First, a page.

Retinal hyperviscosity syndrome due to PCV: JAMA case report
A man in his 70s presented for a routine follow-up appointment. He denied any visual or systemic symptoms, and his medical history was significant for hypertension and atrial fibrillation treated with cardiac catheterization and ablation.

Medications included amlodipine besylate, 5 mg daily, and aspirin, 81 mg daily. His family and social history were unremarkable. On examination, his visual acuity was 20/20 OU. The intraocular pressure in both eyes was normal, and there was no relative afferent pupillary defect.

Extraocular motility and confrontational visual fields were also normal. On physical examination, facial plethora was evident. Retinal examination of the left eye revealed 2 blot hemorrhages and dilatation of the retinal veins. Retinal examination of the right eye also revealed dilatation of the retinal veins.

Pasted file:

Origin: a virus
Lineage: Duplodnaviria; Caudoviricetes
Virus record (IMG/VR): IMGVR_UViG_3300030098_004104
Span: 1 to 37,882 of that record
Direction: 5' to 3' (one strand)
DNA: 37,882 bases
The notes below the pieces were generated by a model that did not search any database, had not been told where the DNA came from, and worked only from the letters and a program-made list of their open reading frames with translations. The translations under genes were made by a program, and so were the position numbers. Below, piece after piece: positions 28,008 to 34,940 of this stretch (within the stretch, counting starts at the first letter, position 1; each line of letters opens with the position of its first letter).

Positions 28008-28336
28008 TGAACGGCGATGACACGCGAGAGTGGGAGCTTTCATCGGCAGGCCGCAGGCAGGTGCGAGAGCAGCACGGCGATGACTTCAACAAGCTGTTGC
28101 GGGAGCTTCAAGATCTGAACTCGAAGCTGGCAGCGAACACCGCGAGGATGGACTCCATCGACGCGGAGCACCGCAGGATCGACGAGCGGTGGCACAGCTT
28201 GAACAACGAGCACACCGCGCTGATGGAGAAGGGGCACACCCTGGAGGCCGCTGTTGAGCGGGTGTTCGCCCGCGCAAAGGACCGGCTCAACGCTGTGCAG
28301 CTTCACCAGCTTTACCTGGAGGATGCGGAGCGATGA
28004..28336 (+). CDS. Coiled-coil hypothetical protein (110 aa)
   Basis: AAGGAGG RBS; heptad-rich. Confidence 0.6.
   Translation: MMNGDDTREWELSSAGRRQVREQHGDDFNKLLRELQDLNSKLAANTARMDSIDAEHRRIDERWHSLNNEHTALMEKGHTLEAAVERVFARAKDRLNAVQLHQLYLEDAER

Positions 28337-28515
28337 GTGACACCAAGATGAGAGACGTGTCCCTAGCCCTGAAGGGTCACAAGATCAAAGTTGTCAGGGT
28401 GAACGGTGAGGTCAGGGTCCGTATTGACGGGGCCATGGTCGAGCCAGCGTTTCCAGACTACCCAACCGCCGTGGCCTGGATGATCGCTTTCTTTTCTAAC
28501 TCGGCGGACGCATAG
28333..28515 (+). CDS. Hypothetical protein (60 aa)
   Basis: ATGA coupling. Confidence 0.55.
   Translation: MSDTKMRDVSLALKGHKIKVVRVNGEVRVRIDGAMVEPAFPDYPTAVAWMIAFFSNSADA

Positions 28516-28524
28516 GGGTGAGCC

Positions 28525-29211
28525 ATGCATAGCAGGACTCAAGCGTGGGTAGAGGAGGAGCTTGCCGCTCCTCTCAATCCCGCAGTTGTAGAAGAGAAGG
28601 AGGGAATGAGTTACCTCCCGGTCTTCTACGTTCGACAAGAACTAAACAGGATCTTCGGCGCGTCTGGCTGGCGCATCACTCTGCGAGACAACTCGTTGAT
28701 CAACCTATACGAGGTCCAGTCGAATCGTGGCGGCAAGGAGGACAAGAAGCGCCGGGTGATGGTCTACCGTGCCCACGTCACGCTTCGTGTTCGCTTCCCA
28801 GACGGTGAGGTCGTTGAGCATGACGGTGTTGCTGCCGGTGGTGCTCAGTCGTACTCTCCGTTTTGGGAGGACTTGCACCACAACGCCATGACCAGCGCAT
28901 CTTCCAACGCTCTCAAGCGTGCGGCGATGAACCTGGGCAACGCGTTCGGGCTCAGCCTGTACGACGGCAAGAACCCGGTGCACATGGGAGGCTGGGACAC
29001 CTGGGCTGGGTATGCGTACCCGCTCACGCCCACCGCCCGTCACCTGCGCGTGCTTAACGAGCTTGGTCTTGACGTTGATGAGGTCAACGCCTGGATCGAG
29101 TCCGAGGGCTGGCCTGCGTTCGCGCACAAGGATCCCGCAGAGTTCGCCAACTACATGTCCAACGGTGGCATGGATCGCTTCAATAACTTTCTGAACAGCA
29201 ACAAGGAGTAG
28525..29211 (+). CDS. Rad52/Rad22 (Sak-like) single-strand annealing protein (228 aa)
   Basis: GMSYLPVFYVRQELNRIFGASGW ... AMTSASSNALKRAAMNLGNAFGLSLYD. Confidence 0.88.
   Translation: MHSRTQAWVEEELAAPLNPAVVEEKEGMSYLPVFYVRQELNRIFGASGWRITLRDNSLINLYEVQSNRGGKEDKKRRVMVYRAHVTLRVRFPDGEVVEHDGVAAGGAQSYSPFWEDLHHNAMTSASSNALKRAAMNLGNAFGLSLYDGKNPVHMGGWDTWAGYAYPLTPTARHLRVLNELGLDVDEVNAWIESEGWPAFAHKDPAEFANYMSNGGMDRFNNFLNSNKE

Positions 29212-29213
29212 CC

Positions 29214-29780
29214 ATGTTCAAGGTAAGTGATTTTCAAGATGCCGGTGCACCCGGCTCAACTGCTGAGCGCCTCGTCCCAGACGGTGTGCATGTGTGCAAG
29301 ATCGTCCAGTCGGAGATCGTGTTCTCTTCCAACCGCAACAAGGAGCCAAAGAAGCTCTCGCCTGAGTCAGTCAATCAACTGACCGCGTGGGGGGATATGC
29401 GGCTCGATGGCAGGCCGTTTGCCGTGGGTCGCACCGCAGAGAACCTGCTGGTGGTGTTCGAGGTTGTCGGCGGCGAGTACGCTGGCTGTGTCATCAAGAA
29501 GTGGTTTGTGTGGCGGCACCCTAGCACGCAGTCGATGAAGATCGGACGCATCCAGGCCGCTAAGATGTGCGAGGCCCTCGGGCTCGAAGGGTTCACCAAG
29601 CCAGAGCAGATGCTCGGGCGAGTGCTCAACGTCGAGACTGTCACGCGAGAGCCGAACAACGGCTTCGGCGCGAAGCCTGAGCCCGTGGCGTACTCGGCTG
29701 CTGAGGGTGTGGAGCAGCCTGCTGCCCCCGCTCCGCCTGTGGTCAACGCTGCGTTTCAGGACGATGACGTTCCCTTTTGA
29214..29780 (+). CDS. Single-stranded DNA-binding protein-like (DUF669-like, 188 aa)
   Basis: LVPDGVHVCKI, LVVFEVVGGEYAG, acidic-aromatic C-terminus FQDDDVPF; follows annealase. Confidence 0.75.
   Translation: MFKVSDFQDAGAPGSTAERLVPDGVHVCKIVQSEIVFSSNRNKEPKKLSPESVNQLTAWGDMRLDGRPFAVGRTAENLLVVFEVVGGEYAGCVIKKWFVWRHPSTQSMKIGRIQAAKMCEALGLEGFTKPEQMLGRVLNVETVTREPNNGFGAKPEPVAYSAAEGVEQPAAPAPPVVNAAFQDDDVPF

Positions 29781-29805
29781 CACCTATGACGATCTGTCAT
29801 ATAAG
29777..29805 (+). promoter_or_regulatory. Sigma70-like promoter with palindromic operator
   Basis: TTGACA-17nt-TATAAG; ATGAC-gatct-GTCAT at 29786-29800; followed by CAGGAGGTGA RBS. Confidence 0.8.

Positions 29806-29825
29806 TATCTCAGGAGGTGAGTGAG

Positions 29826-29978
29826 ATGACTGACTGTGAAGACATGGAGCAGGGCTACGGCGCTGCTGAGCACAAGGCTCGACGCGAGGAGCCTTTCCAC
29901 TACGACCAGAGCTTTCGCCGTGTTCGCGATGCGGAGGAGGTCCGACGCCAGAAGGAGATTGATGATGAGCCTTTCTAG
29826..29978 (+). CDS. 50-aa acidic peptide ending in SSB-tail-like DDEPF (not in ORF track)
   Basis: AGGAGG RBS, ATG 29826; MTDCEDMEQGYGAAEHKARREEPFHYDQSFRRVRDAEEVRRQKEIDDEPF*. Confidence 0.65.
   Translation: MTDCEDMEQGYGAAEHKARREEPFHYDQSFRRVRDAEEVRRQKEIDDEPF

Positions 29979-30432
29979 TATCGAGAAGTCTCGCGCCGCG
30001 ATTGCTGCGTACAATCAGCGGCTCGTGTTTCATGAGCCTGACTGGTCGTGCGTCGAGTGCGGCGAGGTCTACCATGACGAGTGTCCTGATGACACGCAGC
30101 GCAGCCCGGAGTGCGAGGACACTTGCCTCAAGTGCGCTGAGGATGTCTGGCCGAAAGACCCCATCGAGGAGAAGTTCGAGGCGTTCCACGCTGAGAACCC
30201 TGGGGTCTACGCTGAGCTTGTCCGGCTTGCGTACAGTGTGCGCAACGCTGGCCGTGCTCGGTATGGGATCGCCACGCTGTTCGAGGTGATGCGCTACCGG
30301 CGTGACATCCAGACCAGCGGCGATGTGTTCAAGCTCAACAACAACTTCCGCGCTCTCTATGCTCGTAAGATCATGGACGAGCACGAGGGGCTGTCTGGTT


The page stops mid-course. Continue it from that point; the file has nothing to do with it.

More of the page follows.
These abnormal findings were not present 1 year earlier. Fluorescein angiography revealed a prolonged arm-to-retina transit time of 22.6 seconds (normal, 10-16 seconds). Optical coherence tomography scans of the macula in both eyes were normal. In addition, an area of bruising was noted on the right shoulder in the absence of any history of trauma to the shoulder.

The complete blood cell count revealed a hemoglobin level of 21.7 g/dL (reference range, 13.5-17.0 g/dL), a hematocrit level of 66% (reference range, 40%-50%), and a red blood cell count of 8.1 × 106 /μL (reference range, 4.4-5.7 × 106 /μL). White blood cell and platelet counts were within normal limits. On referral to the division of hematology, the serum erythropoietin level was found to be 2 mU/mL (reference range, 2-29 mU/mL); the JAK2V617F mutation was identified, consistent with polycythemia vera (PV).

The patient was diagnosed with Retinal hyperviscosity syndrome secondary to polycythemia vera

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